About

MERCATOR is a five year (2020-2025) research project financed by an Advanced Grant from the European Research Council. The research explores the extent to which the memory of previous financial crises can explain practices threatening the stability of the financial system. The project stems from two simple questions: do financial actors have any knowledge, memory and understanding of previous financial crises? And, more generally, how far are they aware of the inherent instability of the financial system?

Surprisingly, these questions have never been asked before. Economic historians have paid no attention to memory, while cultural historians have shown no interest in financial crises. And yet they are hugely important to understand the causes of financial crises in general, and the Global Financial Crisis of 2008-9 in particular. In order to answer these questions, this project crosses for the first time two established areas, financial history and memory studies, which have never been combined before in a single study.

The memory of four financial crises, the four most severe financial shocks of the last hundred years, will be analysed in the project: the long-term memory of the Financial Crises of the Great Depression of the 1930s; the medium-term memory of the International Debt Crises of 1982; the medium- to short-term memory of the Asian Financial Crisis of 1997; and the short-term memory of the Global Financial Crisis of 2008.

The Global Financial Crisis was arguably the most severe financial panic in modern history and led to the deepest economic downturn since the Great Depression. Many explanations have been given to this financial debacle, ranging from global imbalances and rising inequalities to highly complex and opaque financial products and the greed of bankers and financiers through the failure of regulation and the periodical outbreak of financial crises in capitalist economies. In addition to investigating the role played by memory, or the absence of memory, of previous crises as a cause of this debacle, this project will also consider its legacy: what is remembered from it more than a decade after its outbreak? What lessons have been drawn, if any? And how have these lessons been transmitted from one generation to the next?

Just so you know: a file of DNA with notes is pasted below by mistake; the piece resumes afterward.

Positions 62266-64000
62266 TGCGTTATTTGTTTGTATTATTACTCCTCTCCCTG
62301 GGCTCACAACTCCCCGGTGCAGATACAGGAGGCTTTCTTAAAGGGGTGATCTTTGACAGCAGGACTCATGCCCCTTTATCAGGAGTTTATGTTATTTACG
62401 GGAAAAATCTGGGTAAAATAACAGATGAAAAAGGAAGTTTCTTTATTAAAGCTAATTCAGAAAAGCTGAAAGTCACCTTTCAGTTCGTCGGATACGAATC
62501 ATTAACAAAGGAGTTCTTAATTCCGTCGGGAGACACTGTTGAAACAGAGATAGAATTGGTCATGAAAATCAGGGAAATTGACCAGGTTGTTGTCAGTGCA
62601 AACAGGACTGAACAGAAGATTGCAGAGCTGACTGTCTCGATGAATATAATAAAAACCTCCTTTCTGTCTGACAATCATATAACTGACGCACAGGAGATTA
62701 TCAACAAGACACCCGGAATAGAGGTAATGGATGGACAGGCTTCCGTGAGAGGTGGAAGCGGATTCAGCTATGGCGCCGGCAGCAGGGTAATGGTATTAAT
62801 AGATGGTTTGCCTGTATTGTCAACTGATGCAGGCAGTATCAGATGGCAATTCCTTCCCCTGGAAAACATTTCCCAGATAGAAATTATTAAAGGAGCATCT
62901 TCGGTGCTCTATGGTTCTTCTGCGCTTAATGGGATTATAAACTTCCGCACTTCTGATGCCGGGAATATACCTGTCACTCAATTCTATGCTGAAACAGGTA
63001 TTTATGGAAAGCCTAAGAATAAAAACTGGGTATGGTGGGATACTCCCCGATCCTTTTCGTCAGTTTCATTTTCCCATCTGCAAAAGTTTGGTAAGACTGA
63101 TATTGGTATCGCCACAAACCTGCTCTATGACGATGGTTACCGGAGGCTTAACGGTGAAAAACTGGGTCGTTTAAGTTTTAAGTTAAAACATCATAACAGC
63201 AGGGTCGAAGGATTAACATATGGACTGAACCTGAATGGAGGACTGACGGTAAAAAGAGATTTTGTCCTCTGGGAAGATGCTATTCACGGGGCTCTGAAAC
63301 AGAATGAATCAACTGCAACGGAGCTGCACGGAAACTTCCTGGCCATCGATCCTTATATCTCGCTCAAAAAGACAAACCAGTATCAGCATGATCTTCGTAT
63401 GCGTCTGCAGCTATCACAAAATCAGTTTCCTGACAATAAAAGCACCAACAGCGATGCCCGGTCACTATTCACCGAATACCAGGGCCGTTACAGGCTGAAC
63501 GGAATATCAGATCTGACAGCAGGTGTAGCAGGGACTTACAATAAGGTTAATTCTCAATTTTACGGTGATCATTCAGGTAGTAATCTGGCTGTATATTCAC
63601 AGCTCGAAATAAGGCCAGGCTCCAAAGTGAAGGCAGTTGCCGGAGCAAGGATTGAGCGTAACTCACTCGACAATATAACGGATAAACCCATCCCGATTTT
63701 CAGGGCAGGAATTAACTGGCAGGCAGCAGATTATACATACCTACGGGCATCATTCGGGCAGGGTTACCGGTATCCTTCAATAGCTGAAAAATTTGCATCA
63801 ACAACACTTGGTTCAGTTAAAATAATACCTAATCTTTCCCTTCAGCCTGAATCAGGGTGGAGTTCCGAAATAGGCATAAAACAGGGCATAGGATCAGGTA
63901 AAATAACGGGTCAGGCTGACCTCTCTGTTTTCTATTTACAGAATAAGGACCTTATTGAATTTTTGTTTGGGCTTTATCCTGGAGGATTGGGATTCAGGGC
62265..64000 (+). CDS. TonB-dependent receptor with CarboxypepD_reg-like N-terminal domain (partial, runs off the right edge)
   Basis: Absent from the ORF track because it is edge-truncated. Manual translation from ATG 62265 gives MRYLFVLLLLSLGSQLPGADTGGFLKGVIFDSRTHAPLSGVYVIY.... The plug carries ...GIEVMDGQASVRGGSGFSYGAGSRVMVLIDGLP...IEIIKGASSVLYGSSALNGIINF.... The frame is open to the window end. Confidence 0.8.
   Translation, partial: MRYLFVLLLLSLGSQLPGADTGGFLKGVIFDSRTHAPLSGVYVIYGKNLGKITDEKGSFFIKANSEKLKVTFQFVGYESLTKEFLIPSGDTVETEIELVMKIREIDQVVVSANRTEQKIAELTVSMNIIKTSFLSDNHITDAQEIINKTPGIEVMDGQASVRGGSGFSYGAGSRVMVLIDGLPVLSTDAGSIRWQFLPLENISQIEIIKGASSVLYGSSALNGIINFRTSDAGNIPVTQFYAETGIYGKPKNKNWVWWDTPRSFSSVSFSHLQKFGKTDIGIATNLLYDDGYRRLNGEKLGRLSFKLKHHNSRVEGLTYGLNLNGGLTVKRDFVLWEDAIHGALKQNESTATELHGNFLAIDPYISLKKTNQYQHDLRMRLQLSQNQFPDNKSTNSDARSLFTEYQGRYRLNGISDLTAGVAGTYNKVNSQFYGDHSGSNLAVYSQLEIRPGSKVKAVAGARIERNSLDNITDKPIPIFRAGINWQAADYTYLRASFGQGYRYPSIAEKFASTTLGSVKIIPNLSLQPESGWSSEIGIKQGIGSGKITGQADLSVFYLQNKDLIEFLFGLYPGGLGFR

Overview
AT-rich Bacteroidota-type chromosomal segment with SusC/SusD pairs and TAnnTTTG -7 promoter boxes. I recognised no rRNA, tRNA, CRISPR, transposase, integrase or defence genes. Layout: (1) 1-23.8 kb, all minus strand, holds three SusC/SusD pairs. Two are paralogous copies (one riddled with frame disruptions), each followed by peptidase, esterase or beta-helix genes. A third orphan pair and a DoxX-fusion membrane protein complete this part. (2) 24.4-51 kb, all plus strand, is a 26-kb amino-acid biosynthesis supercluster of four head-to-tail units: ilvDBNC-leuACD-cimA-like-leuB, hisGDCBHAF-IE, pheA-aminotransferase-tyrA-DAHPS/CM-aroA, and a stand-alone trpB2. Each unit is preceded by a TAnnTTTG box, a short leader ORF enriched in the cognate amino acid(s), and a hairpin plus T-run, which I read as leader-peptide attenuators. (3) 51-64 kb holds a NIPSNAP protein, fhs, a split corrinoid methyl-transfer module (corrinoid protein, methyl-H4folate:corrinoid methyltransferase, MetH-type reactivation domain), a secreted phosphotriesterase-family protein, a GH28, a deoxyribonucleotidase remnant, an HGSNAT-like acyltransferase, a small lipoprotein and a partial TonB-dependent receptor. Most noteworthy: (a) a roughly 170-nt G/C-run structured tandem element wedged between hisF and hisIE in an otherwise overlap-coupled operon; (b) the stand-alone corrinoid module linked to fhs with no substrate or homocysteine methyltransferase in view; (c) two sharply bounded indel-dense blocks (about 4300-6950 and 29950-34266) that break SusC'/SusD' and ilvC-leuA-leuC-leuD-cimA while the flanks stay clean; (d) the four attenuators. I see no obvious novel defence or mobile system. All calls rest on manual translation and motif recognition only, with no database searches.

The memory of financial crises will be analysed along five lines of inquiry:

  1. A vast oral history programme, with the interview of the leading financial actors both at the time of the outbreak of the subprime crisis (2007) and some fifteen years later.
  2. A prosopography of the financial elite in the late twentieth and early twenty-first century, to ascertain the extent to which a new financial elite emerged during this period and if so whether its members shared a new set of ethical values related, in particular, to making money and risking other people’s money
  3. A cultural memory of financial crises, based on the study of the media through which the memory of financial actors has been shaped from the Great Depression to the Global Financial Crisis, with particular attention to the financial press, as well as policy reports and analyses.
  4. An analysis of the emphasis given to financial crises in the teaching of economics and finance since the Second World War, and more generally in the education and training of future financial elites.
  5. An analysis of the role of memory in the process of regulation and deregulation since the end of the Second World War, including the use of memory for political purposes.

MERCATOR aims to reflect on how the Global Financial Crisis is remembered over a decade after the collapse of Lehman Brothers, when its memory is already fading and shifting, as well as being reconstructed and used by various interest groups, not least in the wake of the Covid-19 crisis. It also aims to propose a new vision of financial crises, focused on financial actors, and provide a missing link in the understanding of their recurrence.